How to return to work after maternity leave (and stay sane)

How to return to work after maternity leave (and stay sane)

Your go-to guide on keeping it together at home and in the boardroom.

BY Beam Australia, 8 min READ
 

Circa BC (before child), you are in control.

Control of your your career, your life, when you sleep and when you wake, where you eat, when you exercise. And pretty much everything at this point you can nail. You get results, and you get a pat on the back for a job well done. Tick.

And as much as people warn you that there will be some days you won’t make it to the shower, you nod and secretly think, ‘that’s never going to happen to me.’

Circa AD (after delivery).

Hello baby! Your life instantly turns upside down. There is so much newness – of the best, most genuinely, overwhelmingly, deep love – and of the great unknown. This is a new world, where there are no rewards and your baby isn’t going to care if you hit those KPIs.

So when it comes time to go back to work after baby, there is relief in the safety of something you know how to do, and do it well. The perks aren’t what they used to be; they are new and joyous. Being able to go to the bathroom without a little person following, getting a coffee when you want to, people responding Yes instead of a flat-out NO! (at the top of their lungs).

While the perks are ace, the new world demands are challenging, at best. Here are a few tips on how to keep it together.

1. Take the wins

Relish those little things, the perks of being an independent person: walk to get a coffee down the street by yourself (even if it’s takeaway), do a gym class one lunchtime, or walk slowly on your commute during the working day. Time is poor but these moments are rich.

2. Plan your first month back

Starting back is rarely a smooth transition. While work seems like a breeze (compared to being at home), your little one is going through a huge transition. Starting daycare, they will probably be sick pretty consistently.

Three options here: (even though you are haemorrhaging money and not earning anything):

1. Try to start daycare a month before you start work, so you can care for your baby while they’re catching all the daycare germs.

2. Get a nanny instead a couple of days a week. Plus there’s the added bonus of the house being clean!

Or 3. Have a solid backup plan. Can you work from home with family to care for your baby? Websites like jugglestreet.com.au are lifesavers in finding last minute nannies.

3. Empty the ‘too hard basket’

Stop doing, delegate or outsource the stuff that will fall through the cracks – you cannot keep all life’s admin when you go back to work. Resist the temptation to be a martyr / ‘supermum’. Making dinners – what is your local ‘looks and tastes as I made it’ option? (Better still if they deliver.) If you have a partner give them a list of new ‘to-dos’ for life admin. Find a cleaner to do the basics. And if you can’t keep going to the playgroup, the music, and swimming classes every week, that’s OK. It’s better to under-promise and over-deliver.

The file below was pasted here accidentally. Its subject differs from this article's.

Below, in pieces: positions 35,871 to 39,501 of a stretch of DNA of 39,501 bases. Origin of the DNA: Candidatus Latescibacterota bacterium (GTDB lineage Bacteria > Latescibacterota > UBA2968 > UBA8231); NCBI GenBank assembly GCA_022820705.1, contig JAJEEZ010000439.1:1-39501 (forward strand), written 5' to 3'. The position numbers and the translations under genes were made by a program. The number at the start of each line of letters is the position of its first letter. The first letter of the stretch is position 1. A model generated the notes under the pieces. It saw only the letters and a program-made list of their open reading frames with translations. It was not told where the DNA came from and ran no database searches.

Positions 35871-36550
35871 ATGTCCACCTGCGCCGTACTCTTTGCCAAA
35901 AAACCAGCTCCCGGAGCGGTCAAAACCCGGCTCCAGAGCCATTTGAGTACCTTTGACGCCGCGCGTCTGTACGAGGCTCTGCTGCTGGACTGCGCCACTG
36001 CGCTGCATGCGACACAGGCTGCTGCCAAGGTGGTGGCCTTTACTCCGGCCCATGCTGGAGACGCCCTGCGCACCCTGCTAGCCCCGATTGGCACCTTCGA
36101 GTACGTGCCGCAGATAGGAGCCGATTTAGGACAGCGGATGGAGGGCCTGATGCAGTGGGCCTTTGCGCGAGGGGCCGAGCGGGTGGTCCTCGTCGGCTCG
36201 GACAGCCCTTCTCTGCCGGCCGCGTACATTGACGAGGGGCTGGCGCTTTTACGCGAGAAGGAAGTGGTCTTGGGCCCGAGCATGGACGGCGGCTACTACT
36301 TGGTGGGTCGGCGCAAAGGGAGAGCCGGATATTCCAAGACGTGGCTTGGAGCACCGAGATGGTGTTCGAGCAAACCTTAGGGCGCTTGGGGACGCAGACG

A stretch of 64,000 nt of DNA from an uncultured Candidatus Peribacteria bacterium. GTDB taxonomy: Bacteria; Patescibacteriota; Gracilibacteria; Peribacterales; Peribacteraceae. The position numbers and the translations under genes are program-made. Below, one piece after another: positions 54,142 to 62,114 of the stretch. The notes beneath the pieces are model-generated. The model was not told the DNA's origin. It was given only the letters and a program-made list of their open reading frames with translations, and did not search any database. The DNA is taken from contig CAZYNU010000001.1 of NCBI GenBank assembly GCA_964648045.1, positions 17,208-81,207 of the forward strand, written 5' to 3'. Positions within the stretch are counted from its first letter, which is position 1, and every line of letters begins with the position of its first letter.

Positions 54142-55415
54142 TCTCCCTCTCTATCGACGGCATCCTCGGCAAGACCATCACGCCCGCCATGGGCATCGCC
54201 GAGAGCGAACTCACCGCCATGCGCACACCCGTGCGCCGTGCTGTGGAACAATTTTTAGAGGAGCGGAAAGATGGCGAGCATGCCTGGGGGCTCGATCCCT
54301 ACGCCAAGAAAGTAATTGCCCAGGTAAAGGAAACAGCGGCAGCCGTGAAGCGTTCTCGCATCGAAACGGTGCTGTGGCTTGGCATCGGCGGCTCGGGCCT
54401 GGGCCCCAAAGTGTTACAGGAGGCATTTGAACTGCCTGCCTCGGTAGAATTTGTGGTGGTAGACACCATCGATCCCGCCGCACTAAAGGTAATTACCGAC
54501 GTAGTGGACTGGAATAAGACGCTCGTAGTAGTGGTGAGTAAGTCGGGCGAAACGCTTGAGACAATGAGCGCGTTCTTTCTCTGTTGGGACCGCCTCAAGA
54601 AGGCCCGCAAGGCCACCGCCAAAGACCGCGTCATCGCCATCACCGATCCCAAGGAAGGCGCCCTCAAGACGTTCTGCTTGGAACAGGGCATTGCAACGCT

4. Find a work arrangement which is going to give you balance, most of the time

Despite the adrenaline which will pump through your veins when you walk out of the house without nappies in your bag, the emotional pull will soon bring you down to earth. When they wail at drop off, when they cling to your leg like a handbrake on an upward hill, when you miss them walking their first steps because you were in a critical client meeting.

Your kid will tug at your heartstrings, and you will miss them. Enter: Mother’s guilt. If you can find a day or two to be with them (and get life-in-general done), it can be more sustainable on both sides. Balance is different for each person, but part-time is a sustainable way for many people to sustain their career and parenting intentions. And more companies, of the better variety, are offering part-time options to professionals. It’s just a matter of finding them.

5. Scenario plan for the lows

When (not if) the wheels fall off, being a primary carer and professional who likes to do their job well, can feel impossible. It might be you, your baby or both getting sick, a relationship or health issue, moving house, or anything which places another demand on your time. Try to have a backup plan so that you don’t need to stress about that, as well as coping with your work and baby. Asking for help is easy once you’ve done it. Call on your support network – your mother’s group, family or friends are your lifelines at this point. You will get through it!

6. Carry wipes everywhere (still)

If you are thinking positive and elect to wear anything silk, dry-cleanable, black or white, you will invariably end up with either vomit on your shoulder, poo/wee/both on your hip, and a smear of dry snot around your knee. There is NO TIME to change. So roll with it and just carry wipes.

And when (and if) baby number two arrives… well, it’s the multiplier effect.

Beam Australia is an online marketplace matching highly experienced parents looking to step back into the workforce, with businesses who value and need their skills. If you’re after a flexible part-time role that you can do while your children are at school without having to down-skill, and most importantly, want to work for a company that is aligned with your values (or a business that needs experienced staff) get in touch with Stephanie and Victoria below.

connect Connect with Stephanie here, and Victoria here. Check out Beam Australia here.

 
 
 
 
 
 
 

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